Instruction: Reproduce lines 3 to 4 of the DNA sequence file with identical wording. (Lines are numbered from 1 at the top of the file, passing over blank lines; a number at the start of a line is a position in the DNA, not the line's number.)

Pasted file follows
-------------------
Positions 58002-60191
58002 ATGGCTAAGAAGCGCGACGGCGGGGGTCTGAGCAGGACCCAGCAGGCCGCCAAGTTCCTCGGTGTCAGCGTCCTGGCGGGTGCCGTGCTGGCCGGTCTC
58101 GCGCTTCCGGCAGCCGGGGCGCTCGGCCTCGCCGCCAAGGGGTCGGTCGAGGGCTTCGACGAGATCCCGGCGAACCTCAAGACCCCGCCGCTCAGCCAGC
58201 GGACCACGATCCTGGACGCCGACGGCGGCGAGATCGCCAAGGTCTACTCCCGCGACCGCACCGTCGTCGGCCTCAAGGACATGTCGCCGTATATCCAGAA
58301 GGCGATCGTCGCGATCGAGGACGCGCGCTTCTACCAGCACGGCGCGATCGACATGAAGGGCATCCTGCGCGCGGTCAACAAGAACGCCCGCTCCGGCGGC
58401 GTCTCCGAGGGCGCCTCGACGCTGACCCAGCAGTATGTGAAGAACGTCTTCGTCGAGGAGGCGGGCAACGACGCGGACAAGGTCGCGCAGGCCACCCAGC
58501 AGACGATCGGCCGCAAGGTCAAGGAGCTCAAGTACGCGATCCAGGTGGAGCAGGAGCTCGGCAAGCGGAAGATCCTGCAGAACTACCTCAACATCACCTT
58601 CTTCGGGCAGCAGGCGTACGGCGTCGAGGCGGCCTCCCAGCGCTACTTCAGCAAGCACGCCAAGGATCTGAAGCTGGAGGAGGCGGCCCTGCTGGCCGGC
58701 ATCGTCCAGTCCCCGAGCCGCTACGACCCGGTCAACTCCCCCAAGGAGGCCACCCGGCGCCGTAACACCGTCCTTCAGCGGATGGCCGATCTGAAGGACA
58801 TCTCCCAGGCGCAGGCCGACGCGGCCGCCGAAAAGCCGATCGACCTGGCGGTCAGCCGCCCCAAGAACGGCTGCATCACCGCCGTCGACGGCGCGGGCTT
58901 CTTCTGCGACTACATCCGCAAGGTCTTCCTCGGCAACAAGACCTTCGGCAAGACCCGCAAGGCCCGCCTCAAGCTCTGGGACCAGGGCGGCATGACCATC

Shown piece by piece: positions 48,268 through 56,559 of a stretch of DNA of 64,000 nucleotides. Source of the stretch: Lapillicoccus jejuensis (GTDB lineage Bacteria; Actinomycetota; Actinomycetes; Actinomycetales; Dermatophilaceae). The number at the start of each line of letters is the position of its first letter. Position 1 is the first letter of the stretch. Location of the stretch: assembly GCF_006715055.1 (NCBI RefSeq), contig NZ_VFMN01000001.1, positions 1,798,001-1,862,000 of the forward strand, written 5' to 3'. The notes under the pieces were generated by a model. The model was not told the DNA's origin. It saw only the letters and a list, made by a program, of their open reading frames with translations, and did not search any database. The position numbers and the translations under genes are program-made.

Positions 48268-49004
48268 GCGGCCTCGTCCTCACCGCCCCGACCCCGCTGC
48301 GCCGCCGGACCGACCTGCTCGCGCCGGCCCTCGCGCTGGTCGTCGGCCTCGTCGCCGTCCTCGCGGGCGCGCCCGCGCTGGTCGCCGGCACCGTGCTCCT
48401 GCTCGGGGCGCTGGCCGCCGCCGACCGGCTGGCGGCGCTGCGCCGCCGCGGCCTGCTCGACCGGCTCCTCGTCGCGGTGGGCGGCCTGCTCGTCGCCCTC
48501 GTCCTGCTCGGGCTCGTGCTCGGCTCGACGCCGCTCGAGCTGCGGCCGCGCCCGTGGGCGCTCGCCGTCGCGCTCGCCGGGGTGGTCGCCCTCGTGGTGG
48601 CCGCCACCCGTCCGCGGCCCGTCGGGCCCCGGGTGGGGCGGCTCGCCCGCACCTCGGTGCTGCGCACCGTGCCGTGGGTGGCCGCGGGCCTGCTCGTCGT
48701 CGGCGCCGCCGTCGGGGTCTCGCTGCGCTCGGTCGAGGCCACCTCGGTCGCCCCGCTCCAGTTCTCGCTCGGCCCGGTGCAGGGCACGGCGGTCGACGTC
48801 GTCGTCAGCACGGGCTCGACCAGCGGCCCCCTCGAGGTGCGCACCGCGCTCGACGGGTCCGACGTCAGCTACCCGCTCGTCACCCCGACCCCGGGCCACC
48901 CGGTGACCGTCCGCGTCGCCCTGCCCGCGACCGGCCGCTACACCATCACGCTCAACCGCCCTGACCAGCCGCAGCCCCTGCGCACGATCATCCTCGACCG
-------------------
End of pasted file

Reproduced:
58101 GCGCTTCCGGCAGCCGGGGCGCTCGGCCTCGCCGCCAAGGGGTCGGTCGAGGGCTTCGACGAGATCCCGGCGAACCTCAAGACCCCGCCGCTCAGCCAGC
58201 GGACCACGATCCTGGACGCCGACGGCGGCGAGATCGCCAAGGTCTACTCCCGCGACCGCACCGTCGTCGGCCTCAAGGACATGTCGCCGTATATCCAGAA